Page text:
Water is not a commodity and a financial asset to be exploited, says UN human rights expert – World

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GENEVA (October 20, 2021) – Water is increasingly being treated as a commodity and even as a financial asset, a UN human rights expert told the United Nations General Assembly today. United Nations, undermining the human rights to safe drinking water and sanitation and environmental sustainability.

Pedro Arrojo Agudo, the Special Rapporteur on the human rights to drinking water and sanitation, said in a report that the trade in water use rights in the markets has eroded the notion of water as a common good and of the State as the guarantor of the general interest.

The UN expert also pointed out that the water trade tends to treat the environment as another user, and not as the basis of life, forcing states to buy streams for environmental needs and not addressing the roots of unsustainability.
“I call on states to rethink the usefulness of water trade as a scarcity management tool and to consult with the public to determine whether water trade markets should be abolished or more strictly regulated “said Arrojo Agudo.

On the other hand, the recent entry of water as a commodity derivative into the Wall Street futures markets worsens the situation by subjecting water to the forces of financial speculation and the risks of speculative bubbles, regardless. human rights requirements and ecosystem sustainability, he said.

“States should urgently take legal action to prevent water from being the subject of financial speculation in futures markets, which could lead to far-reaching consequences similar to those of food and property bubbles,” said the expert.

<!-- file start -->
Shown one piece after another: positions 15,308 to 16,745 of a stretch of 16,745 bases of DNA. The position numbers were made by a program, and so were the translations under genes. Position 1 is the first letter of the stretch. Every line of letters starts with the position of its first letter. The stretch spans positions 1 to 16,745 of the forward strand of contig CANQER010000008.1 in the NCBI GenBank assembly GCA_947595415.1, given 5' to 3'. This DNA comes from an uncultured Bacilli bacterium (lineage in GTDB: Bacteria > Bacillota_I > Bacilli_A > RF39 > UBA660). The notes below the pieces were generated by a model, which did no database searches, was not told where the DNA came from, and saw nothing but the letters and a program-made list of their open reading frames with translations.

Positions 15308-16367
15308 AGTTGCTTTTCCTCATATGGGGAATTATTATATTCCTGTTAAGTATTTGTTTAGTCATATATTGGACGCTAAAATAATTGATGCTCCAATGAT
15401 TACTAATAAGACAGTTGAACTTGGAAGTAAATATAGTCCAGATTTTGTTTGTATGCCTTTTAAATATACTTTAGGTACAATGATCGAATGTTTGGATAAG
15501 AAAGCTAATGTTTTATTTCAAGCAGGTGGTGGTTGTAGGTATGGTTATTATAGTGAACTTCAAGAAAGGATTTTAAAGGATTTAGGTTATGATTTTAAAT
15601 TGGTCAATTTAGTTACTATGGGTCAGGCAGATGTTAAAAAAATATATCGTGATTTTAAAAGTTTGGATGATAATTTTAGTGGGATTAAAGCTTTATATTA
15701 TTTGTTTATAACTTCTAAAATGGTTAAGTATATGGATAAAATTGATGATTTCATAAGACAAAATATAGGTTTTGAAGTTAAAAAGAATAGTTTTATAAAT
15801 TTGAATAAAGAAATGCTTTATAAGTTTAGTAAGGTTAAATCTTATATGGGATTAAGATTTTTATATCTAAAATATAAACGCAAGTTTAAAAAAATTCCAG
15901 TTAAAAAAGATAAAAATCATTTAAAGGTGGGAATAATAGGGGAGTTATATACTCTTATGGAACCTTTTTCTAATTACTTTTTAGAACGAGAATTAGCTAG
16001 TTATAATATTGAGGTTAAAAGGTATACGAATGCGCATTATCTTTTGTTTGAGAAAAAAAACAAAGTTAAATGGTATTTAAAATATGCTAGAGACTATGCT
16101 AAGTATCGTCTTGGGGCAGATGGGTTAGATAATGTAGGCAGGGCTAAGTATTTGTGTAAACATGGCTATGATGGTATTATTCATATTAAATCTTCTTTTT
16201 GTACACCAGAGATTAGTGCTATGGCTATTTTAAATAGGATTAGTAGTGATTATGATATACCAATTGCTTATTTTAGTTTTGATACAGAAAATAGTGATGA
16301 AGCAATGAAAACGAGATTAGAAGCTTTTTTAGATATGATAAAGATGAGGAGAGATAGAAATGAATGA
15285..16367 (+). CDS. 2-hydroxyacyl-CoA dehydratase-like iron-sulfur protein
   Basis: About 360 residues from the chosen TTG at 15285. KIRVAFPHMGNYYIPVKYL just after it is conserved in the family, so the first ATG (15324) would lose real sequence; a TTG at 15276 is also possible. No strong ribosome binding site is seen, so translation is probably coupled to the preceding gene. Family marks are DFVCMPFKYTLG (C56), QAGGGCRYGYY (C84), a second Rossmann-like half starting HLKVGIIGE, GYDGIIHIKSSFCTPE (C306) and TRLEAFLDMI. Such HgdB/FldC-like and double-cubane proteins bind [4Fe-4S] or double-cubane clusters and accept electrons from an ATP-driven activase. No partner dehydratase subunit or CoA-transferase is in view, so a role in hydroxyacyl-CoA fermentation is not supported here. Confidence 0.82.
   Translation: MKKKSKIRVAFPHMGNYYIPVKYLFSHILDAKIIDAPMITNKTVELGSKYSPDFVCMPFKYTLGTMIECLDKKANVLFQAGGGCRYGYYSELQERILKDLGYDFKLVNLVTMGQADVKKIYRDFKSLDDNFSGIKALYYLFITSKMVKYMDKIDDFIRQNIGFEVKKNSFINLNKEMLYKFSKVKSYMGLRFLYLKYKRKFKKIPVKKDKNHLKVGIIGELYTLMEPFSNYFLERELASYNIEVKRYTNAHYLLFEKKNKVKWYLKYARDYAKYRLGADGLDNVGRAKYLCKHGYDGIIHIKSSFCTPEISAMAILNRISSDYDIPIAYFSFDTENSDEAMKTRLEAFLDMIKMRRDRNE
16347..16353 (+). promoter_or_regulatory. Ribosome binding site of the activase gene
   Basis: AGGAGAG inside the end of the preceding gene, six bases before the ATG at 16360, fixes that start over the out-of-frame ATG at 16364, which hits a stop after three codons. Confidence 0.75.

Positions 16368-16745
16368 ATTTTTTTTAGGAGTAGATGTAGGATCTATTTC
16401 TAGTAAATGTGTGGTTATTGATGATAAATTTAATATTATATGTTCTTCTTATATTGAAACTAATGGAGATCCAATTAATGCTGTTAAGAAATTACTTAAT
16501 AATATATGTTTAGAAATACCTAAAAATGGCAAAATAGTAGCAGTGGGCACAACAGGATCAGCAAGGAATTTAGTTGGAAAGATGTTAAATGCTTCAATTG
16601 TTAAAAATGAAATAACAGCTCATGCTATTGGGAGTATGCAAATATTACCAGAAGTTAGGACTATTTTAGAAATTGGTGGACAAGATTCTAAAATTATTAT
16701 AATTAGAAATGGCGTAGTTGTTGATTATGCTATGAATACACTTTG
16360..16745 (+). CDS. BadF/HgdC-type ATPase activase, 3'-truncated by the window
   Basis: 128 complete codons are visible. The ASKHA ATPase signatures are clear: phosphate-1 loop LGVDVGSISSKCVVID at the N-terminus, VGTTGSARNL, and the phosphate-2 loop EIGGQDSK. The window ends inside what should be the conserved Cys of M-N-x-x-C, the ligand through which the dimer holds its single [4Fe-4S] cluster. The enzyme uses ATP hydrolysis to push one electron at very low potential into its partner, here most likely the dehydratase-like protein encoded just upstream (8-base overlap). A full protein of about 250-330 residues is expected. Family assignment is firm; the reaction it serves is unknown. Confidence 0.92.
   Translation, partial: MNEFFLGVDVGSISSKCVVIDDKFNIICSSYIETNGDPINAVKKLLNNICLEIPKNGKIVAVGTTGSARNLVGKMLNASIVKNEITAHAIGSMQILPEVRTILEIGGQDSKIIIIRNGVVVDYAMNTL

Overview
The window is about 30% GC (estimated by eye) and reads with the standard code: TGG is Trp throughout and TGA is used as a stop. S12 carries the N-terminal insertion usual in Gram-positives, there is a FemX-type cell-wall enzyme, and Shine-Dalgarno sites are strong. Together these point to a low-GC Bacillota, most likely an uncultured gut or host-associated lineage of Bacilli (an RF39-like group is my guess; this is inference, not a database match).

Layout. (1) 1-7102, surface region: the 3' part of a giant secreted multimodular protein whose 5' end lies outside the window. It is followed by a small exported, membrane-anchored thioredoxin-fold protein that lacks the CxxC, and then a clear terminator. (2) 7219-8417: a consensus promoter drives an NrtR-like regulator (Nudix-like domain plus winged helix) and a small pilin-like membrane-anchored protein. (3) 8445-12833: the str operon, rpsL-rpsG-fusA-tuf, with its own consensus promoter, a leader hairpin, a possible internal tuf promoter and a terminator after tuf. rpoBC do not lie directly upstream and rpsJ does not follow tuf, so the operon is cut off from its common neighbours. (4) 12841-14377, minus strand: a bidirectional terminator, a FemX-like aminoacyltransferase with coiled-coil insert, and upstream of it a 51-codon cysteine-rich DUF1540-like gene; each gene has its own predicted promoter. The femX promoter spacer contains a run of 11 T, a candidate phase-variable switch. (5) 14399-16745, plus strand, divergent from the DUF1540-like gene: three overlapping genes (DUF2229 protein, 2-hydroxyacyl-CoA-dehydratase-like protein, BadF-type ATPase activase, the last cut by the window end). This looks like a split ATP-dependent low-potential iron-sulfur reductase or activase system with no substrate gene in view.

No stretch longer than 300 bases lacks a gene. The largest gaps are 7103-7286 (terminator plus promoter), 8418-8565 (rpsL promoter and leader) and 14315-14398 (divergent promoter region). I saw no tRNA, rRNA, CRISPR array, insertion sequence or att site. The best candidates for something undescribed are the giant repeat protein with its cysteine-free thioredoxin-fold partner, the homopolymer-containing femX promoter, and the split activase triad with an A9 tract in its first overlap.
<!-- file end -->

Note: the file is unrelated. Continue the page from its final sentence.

Rather than setting up water exchange markets and allowing water exchange on futures markets, states should manage water as a public good, ensure sustainable management and develop plans participatory adaptation to climate change (as recommended by experts and the UN), in order to guarantee human rights to safe drinking water and sanitation, he said.

“The harsh experience of the pandemic has reminded us that water and sanitation are the cornerstone of public health. It is essential that States, the World Bank and the international community understand that we are facing a global democratic challenge, ”said the UN expert. This challenge requires a public, not-for-profit, investment effort that ensures no one is left behind, leveraging the funds made available to implement the 21st Century Green New Deal. ”

A simplified version of the report is also available in English, French and Spanish.
Yesterday, a group of human rights experts published a joint statement on the threat that financial speculation poses to the enjoyment of a series of human rights.

ENDS

Mr. Pedro Arrojo Agudo (Spain) is the Special Rapporteur on the human rights to drinking water and sanitation, appointed in September 2020. He is Emeritus Professor of Economic Analysis at the University of Zaragoza and was previously elected member of the Spanish Parliament during its eleventh and twelfth legislatures from 2016 to 2019.
Special rapporteurs, independent experts and working groups are part of what is known as the Special procedures
of the Human Rights Council. Special Procedures, the largest group of independent experts in the United Nations human rights system, is the general name for the Council’s independent investigative and monitoring mechanisms that deal with either country-specific situations or thematic issues in all regions of the world. Special Procedures experts work on a voluntary basis; they are not UN staff and do not receive a salary for their work. They are independent of any government or organization and serve in an individual capacity. *

For more information and media inquiries, please contact Ms. Ahreum Lee ([email protected]).

For media inquiries regarding other independent United Nations experts, please contact: In New York, contact Nenad Vasic ([email protected], +1 917 941 7558). In Geneva :* Renato de Souza (+41 22 928 9855 / [email protected]). *


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